A year ago, U.S. citizens in the 50 states and the District of Columbia cast their ballots in the presidential election. The same day, their fellow citizens in the U.S. territory of Puerto Rico — who can’t vote for president, senators or voting members of the House — participated in a referendum on the island’s status.
The first question asked voters if they want Puerto Rico to remain a territory, and 54 percent said “no.”
The second question asked voters to express their preference among the alternatives to the current status — statehood, independence, or nationhood in a free association with the United States — and 61 percent of those who chose an option picked statehood. The number of votes for statehood on the second question exceeded the number of votes for territory status on the first question.
Thus, a majority of my constituents reject territory status, a supermajority prefer statehood over separate nationhood, and more voters want Puerto Rico to become a state than to continue the status quo.
In the year since the referendum, evidence has continued to mount that Puerto Rico will not achieve its potential as long as it remains a territory. The island’s economic problems are structural and enduring. They can be managed with capable local leadership. But they can only be overcome through a change in status.
Puerto Rico’s economy has lagged well behind the states for decades. A major reason is that, as a territory, Puerto Rico is denied billions of dollars a year from federal programs. To compensate, the territory’s government has borrowed heavily. With the local economy shrinking, our bonds are now trading at near junk levels.
Island residents aren’t powerless in the face of these challenges. They vote with their feet, relocating to the states. In the past dozen years, our population has fallen by over 4 percent. A poll this week revealed that nearly four of every 10 Puerto Ricans say they are “pretty likely” or “very likely” to move to the states for better opportunities.
Upon taking up residence in Florida or Ohio, my former constituents are entitled to vote for their national leaders and to equal treatment under federal law. This system is illogical, harming both Puerto Rico and the United States as a whole.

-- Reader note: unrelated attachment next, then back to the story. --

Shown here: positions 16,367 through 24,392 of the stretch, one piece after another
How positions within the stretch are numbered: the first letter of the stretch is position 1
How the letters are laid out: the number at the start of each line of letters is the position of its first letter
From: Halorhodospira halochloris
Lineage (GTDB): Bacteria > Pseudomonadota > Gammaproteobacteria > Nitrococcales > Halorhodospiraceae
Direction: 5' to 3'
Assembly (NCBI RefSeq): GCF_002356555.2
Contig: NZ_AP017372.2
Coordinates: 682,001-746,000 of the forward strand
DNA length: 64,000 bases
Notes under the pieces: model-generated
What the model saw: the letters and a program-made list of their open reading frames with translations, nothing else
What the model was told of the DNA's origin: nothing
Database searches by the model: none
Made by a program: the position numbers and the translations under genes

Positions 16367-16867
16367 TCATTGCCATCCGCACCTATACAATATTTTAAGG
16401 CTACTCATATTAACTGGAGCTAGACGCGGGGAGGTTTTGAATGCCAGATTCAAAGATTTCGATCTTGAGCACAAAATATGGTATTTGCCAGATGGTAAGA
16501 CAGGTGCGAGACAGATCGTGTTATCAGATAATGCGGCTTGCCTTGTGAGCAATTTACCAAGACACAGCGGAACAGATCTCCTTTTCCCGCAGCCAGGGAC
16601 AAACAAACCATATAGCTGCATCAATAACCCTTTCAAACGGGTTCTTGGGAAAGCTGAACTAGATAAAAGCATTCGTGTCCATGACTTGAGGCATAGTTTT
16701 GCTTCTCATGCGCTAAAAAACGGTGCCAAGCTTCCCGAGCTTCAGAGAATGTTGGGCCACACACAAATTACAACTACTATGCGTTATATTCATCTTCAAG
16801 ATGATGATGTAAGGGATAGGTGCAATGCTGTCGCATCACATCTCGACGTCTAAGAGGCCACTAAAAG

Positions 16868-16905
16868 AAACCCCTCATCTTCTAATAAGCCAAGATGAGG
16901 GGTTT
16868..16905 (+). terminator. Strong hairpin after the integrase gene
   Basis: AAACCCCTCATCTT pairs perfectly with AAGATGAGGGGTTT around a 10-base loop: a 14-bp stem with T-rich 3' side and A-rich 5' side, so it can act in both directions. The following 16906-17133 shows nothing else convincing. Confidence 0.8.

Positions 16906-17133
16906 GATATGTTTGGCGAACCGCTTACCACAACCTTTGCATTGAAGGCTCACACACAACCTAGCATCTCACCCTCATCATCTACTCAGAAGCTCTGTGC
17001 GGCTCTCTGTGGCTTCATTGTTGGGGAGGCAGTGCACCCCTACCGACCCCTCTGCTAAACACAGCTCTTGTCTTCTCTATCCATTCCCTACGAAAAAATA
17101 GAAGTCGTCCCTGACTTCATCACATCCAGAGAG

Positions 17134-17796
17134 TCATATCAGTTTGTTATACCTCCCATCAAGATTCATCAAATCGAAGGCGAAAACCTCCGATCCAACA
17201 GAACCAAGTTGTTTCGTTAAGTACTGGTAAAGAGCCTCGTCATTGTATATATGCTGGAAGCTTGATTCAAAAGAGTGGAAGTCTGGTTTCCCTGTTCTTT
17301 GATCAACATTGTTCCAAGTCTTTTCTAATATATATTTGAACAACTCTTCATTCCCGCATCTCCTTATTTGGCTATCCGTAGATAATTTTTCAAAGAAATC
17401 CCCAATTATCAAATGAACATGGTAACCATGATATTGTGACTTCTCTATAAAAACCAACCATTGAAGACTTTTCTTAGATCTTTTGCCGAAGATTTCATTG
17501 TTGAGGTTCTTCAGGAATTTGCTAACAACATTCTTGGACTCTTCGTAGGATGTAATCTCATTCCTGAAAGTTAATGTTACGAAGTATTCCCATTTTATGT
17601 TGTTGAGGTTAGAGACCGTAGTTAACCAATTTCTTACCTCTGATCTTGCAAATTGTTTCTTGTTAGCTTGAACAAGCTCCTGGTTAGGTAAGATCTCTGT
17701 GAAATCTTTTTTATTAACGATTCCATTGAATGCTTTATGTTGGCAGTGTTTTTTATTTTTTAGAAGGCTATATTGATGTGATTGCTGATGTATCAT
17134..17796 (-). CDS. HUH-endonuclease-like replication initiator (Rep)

Following the November vote, the ball moved into Washington’s court, because a change in a territory’s status can’t occur without action by Congress and the president.
In April, in recognition of the historic nature of the referendum, the Obama administration requested an appropriation to conduct the first-ever status vote sponsored by the federal government. The provision was approved by the House Appropriations Committee, confirming that this issue transcends partisan politics. Its fate will be known in the coming months.
In May, I introduced HR 2000, the Puerto Rico Status Resolution Act. My legislation outlines the rights and responsibilities of statehood, provides for an up-or-down vote in Puerto Rico on the territory’s admission as a state, and prescribes the steps the president and Congress would take if a majority of voters favor admission. With 125 bipartisan cosponsors, H.R. 2000 has more support than 98 percent of bills introduced this session. Efforts to obtain a Senate companion bill are ongoing.
Terri Henderson, 6, center, whose mother is El Salvador, attends a rally with members of Congress at Union Station's Columbus Circle to announce the Restore Opportunity, Strengthen, and Improve the Economy (ROSIE) Act on July 29, 2014. The legislation provides incentives for government contractors to pay a living wage and other benefits that would help low-income workers.